The abovementioned alkyl, alkoxy, alkylthio, monocarboxylic acid alkyl ester and alkanoyl substituents can be straight-chain or branched. Typical alkyl, alkoxy, alkylthio, monocarboxylic acid alkyl ester and alkanoyl substituents are, respectively, methyl, ethyl, n-propyl, isopropyl, n-butyl, sec.-butyl, tert.-butyl, n-pentyl, n-hexyl and n-octyl, methoxy, ethoxy, n-propoxy, isopropoxy, n-butoxy, n-hexyloxy and n-octyloxy, methylthio, ethylthio, n-propylthio, isopropylthio, n-butylthio, n-pentylthio and n-hexylthio, carboxylic acid methyl, ethyl, n-propyl, isopropyl, n-butyl and n-pentyl esters, and acetyl, propionyl, butyryl and valeroyl. The abovementioned alkyl, alkoxy, alkylthio and monocarboxylic acid alkyl ester groups preferably have 1 to 4 and especially 1 or 2 carbon atoms in the alkyl moieties and the abovementioned alkanoyl groups preferably have 2 or 3 carbon atoms. When R1 is a substituted π-arene derived from benzene, it preferably contains .one or two of the abovementioned substituents, especially chlorine or bromine atoms, methyl, ethyl, propyl, isopropyl, methoxy, ethoxy, cyano or carboxylic acid methyl or ethyl ester groups and acetyl groups.

Examples of suitable π-arenes derived from benzene are benzene, toluene, xylenes, ethylbenzene, methoxybenzene, ethoxybenzene, dimethoxybenzene, p-chlorotoluene, chlorobenzene, bromobenzene, dichlorobenzene, acetylbenzene, trimethylbenzene, trimethoxybenzene, 1,2-dihydronaphthalene, 1,2,3,4-tetrahydronaphthalene, mesitylene, cumene, biphenyl, anisole and dodecylbenzene. Preference is given to benzene, toluene, xylene, cumene, mesitylene, chlorobenzene, chlorotoluene, anisole, dimethoxybenzene, biphenyl, dodecylbenzene or tetralin.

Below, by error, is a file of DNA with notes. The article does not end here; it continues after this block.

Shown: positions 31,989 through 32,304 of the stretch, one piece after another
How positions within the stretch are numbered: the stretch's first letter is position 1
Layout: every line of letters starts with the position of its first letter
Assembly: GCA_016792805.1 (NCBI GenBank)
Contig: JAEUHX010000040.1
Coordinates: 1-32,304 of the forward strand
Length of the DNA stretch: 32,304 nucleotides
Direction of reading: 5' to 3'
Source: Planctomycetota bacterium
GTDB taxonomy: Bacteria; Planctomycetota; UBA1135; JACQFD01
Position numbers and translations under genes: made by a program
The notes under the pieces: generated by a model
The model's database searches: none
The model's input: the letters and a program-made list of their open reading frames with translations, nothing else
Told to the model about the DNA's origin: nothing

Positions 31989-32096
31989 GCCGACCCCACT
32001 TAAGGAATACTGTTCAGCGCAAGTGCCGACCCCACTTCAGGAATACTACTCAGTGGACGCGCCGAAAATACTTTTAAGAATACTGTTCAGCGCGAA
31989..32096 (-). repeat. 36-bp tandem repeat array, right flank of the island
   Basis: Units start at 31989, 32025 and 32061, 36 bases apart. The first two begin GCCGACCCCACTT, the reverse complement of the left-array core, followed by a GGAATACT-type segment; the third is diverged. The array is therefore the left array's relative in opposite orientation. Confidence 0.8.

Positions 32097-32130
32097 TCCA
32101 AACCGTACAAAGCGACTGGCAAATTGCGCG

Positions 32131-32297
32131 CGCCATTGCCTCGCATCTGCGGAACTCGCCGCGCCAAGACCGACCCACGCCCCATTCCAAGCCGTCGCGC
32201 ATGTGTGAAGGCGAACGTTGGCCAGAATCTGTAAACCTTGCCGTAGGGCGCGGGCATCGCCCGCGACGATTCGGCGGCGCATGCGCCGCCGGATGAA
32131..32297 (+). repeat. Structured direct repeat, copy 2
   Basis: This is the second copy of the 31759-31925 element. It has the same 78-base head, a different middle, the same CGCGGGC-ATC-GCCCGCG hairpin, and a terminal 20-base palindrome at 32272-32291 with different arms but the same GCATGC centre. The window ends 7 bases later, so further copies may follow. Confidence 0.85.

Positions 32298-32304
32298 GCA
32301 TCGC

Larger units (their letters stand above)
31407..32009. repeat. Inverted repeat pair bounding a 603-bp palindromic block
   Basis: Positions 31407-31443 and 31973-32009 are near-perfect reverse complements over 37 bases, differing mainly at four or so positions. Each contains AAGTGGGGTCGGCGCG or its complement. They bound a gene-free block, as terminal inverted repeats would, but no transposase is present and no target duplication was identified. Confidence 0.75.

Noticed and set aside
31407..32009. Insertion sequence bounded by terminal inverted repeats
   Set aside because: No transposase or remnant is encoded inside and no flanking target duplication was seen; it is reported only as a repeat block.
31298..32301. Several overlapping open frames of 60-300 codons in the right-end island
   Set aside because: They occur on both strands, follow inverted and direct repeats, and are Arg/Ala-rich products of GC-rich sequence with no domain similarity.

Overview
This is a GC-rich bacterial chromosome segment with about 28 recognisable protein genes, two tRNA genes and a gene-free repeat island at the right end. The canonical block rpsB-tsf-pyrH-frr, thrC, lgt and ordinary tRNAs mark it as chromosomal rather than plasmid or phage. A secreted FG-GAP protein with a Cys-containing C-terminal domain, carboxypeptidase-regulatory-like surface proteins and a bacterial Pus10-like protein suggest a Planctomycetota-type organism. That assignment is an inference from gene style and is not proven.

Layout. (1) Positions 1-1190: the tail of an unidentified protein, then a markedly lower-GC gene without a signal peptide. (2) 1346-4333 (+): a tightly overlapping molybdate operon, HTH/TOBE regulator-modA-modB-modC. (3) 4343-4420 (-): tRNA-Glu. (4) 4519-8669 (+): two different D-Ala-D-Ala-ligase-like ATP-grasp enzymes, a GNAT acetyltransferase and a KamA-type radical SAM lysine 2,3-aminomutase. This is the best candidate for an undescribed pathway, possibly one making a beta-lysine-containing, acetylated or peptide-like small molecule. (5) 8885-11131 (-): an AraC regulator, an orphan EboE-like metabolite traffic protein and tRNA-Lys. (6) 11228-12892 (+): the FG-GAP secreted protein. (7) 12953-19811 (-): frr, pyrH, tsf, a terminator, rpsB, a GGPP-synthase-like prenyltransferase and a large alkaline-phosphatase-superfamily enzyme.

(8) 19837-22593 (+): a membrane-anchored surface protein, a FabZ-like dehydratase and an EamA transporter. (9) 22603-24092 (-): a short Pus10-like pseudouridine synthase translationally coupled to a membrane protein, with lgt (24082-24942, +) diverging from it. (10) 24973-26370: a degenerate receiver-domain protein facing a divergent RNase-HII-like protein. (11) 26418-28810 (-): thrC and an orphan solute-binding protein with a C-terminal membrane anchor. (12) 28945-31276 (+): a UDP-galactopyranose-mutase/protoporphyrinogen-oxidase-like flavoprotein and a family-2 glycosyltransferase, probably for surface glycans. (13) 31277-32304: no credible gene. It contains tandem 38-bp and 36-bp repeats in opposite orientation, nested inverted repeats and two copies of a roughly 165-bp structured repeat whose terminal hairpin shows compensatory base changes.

R2 is preferably the cyclopentadienyl anion or a C1 -C4 -alkylated cyclopentadienyl anion, particularly the methylcyclopentadienyl anion.

In the formula I, a is preferably 1.

Examples of suitable metals or non-metals L are Sb, Fe, Sn, Bi, Al, Ga, In, Ti, Zr, Sc, V, Cr, Mn and Cu; lanthanides such as Ce, Pr and Nd; or actinides such as Th, Pa, U or Np. Suitable non-metals are especially B, P and As. L is preferably P, As, B or Sb, P being particularly preferred. The halogen atom Q is preferably Cl and particularly F.